But being female, even without the responsibility of children, is associated with lower biking levels. A study of transportation to school among children in Ontario showed that girls were less likely than boys to travel by walking or biking.
Safety is another major factor separating potential male and female cyclists. Some studies have shown that women judge the safety of a bike route more stringently than men, through a more risk-averse lens. What this means is that even as good bike infrastructure increases overall ridership, it has an even more dramatic effect on female riders. However, the feminist bicycling anthology Our Bodies, Our Bikes, questions the assumptions behind the idea that women are “more afraid” on bikes. The editors wrote:
Whenever a conversation turns to women’s cycling, the word ‘safety’ always comes up. But what does it mean? Not the same thing to everyone. Often, it’s about cars and the threat they pose to our vulnerable bodies on the roadway. Underlying this there’s a debate about whether or not there is a gender gap in fear… are women more risk averse, men more foolhardy? Or, as we’ve been told not-quite-in-jest, are women simply smarter? Or is it that because we are more likely to carry (or at least be the primary caretakers for) children, we are the ones with the most to lost? Or perhaps, as some studies as suggested, women are more willing to admit to fear, so we get all the credit for having it.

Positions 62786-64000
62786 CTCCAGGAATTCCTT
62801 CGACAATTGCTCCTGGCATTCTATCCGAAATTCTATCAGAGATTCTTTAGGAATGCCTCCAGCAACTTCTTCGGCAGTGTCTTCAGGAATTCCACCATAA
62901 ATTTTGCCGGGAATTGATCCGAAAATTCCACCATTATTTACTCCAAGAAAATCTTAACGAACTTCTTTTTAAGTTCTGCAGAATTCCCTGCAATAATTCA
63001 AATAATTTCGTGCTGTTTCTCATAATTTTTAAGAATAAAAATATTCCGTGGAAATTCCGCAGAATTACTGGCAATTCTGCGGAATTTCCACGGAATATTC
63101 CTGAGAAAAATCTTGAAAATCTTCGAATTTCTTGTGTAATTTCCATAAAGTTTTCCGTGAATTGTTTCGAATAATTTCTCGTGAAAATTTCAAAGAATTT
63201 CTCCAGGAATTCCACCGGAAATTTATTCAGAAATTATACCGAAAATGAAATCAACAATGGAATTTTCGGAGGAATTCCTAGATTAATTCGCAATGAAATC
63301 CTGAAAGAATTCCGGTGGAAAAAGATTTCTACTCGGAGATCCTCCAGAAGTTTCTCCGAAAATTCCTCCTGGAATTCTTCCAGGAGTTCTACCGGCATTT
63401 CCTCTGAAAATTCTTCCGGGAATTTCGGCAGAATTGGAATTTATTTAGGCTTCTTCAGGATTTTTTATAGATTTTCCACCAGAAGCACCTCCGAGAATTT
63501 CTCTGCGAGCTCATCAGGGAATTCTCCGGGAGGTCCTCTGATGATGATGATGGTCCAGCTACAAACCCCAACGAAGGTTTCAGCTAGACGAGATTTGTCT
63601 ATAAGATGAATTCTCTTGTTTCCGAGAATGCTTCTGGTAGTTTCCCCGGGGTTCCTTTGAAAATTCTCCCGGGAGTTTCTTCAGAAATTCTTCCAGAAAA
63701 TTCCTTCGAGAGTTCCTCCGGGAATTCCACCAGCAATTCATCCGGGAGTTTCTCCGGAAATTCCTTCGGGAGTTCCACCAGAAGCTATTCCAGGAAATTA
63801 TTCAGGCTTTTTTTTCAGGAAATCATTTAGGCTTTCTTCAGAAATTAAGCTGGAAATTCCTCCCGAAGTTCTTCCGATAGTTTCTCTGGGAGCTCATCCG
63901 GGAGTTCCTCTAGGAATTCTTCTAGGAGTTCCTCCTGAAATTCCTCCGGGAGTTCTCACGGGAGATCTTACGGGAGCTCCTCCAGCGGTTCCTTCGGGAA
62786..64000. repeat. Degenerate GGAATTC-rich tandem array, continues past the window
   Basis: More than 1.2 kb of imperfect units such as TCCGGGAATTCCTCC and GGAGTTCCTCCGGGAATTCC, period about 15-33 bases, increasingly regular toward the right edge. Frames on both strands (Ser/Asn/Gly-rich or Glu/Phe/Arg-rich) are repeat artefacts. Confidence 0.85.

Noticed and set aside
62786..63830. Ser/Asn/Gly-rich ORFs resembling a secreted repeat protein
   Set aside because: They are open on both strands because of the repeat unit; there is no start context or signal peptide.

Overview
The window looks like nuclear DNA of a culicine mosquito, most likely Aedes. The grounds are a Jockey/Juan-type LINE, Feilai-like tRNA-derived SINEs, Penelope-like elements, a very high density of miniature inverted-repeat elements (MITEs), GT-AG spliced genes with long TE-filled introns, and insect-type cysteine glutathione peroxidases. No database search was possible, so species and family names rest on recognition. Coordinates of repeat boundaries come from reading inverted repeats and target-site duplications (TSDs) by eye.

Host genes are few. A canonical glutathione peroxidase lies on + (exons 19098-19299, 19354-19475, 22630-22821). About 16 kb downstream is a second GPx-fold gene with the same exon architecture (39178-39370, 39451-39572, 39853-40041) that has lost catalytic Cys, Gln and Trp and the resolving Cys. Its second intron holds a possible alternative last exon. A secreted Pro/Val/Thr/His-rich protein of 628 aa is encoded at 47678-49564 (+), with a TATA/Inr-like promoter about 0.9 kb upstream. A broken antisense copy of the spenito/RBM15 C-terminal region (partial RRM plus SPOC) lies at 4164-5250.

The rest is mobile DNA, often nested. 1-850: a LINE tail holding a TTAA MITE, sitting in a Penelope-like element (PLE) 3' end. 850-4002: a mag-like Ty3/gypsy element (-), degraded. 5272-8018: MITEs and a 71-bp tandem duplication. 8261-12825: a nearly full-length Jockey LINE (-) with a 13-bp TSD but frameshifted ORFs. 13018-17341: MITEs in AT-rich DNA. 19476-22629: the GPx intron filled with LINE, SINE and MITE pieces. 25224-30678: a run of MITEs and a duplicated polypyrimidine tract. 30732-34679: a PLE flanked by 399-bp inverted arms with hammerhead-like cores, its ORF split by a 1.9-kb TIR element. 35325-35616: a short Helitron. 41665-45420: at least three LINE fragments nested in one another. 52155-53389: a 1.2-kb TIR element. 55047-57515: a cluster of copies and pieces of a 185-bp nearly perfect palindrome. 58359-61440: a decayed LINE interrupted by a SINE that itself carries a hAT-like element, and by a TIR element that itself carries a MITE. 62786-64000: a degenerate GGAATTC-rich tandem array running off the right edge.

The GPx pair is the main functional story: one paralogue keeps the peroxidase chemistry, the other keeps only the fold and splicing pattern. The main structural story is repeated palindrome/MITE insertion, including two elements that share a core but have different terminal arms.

Whether or not women are more fearful, responsible, smart, or just honest, their actions back up the claim that they take into consideration safety before biking, as they are more likely to bike if they have access to streets with low traffic and bike lanes. But these can’t just be bike lanes going in circles on the periphery of cities: women need bike lanes that connect useful destinations, such as schools and shopping centers, so that they can actually use these routes to travel where they have to go.
Change the norms and safety around biking, and you change the gender breakdown. Over half of bicyclists in the Netherlands are women, and women make 49% of all bike trips taken in Germany. Even here, in America, the Twin Cities saw an increase in female bikers as they improved their bicycling infrastructure, and now have one of the most equal rates of biking across genders. Women want to bike. They just want to be safe and able to bring whomever and whatever they need with them.
Who Bike for Fun?